Catalan Historical Review, No 2 (2009)

Some clarifications on several aspects of the history of Jews in Medieval Catalonia

Eduard Feliu i Mabres

Abstract


The settling of Jews in the Catalan Countries is prior to the year 1000. In the 12th and 13th centuries many Jews acted as
administrators and financiers at the service of the Catalan kings, as well as emissaries to the Moslem governments. In the
13th century Jewish communities spread over a great number of Catalan towns where they devoted themselves intensely
to crafts and commercial activities.
At that time the Hebrew denomination of Sepharad indicated the Moslem lands; it never included Catalonia, which
formed a political, linguistic and cultural continuum with the Provençal territories. The modern denomination sephardim
is, therefore, anachronical when it refers to the times preceding the 1492 expulsion.
Jews, considered from antiquity as a separate ethno-religious group, were allowed to apply their own laws in questions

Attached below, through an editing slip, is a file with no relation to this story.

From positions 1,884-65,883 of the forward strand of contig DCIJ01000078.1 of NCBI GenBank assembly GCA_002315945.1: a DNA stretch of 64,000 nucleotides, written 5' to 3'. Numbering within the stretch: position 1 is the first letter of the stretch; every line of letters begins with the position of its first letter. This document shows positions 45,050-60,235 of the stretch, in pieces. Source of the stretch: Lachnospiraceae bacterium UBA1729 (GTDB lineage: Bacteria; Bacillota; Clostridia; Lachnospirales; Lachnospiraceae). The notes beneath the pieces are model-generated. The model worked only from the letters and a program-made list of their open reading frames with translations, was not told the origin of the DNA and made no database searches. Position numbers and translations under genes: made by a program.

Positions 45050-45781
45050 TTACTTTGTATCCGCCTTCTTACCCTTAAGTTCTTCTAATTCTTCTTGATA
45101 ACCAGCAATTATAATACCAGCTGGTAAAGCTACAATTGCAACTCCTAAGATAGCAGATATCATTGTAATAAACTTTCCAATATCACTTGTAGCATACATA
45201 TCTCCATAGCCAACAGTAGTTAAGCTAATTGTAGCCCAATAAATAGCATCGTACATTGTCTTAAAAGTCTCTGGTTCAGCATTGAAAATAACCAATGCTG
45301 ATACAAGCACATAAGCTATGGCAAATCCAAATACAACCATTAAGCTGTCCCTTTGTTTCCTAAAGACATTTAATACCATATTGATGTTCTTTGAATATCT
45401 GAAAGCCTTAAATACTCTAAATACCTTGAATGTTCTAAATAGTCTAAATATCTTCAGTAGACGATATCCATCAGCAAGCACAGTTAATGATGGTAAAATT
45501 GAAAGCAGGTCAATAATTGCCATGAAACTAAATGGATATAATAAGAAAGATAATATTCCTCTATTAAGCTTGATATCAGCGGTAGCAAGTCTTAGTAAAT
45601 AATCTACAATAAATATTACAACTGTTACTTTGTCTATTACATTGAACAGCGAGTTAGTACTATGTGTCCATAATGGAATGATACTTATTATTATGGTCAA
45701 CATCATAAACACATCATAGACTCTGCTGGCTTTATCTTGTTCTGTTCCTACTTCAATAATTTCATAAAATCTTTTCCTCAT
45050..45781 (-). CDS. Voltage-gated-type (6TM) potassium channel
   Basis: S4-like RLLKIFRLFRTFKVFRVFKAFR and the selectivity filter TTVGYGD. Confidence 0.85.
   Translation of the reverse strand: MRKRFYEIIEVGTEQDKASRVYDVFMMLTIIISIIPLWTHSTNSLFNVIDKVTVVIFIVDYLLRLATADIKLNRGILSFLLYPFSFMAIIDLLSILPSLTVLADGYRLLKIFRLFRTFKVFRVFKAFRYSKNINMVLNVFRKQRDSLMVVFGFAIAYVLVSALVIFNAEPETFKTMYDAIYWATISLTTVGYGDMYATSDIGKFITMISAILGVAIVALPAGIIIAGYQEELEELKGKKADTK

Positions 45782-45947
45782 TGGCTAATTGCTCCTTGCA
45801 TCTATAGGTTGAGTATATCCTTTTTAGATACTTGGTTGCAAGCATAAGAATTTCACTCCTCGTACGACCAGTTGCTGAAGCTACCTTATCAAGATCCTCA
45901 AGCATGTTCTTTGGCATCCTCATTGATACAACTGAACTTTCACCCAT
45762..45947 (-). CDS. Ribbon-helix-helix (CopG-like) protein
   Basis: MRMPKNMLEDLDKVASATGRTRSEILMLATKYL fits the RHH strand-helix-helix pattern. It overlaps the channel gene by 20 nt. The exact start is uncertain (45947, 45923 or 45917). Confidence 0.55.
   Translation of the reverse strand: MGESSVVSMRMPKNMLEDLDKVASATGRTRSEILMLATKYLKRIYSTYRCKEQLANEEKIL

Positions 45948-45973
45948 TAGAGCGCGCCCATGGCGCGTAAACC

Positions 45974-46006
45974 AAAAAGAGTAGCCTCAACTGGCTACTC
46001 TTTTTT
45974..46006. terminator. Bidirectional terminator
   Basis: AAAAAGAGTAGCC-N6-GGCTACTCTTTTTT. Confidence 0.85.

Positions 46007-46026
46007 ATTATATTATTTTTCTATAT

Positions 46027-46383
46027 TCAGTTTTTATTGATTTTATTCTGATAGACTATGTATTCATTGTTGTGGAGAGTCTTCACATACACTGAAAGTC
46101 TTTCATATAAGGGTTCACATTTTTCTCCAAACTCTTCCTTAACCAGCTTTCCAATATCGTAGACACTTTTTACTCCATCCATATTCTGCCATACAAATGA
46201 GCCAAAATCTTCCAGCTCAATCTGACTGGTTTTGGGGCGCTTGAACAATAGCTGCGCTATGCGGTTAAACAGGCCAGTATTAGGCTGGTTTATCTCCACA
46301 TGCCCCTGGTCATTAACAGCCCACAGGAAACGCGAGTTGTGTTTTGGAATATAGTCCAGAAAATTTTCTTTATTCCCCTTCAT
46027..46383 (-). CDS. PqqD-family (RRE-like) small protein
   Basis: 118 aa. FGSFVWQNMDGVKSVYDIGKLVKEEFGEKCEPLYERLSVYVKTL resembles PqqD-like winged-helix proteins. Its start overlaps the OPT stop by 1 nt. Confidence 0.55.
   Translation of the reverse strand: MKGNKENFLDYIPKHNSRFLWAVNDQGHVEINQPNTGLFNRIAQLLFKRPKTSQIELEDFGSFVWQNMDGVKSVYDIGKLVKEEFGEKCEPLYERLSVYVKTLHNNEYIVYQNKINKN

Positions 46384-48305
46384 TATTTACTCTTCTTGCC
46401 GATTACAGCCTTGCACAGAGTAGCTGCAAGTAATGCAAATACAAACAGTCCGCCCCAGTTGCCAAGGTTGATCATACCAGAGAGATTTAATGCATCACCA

concerning private rights, as well as to teach the Hebrew language and culture, although they always used Catalan as their
spoken language. Catalonia gave birth to eminent figures of the medieval Hebraic culture: Judah ben Barzillai, Abraham
ben Hasday, Solomon ben Adret and Hasday Cresques, from Barcelona; Nissim ben Reuben and Moses ben Nahman,
from Girona; Isaac ben Sheshet Perfet, from Barcelona but living in València; Simeon ben Tsemah Duran from Majorca;
and Menahem ha-Meiri, from Perpinyà.

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ISSN: 2013-4088 (electronic edition); 2013-407X (print edition)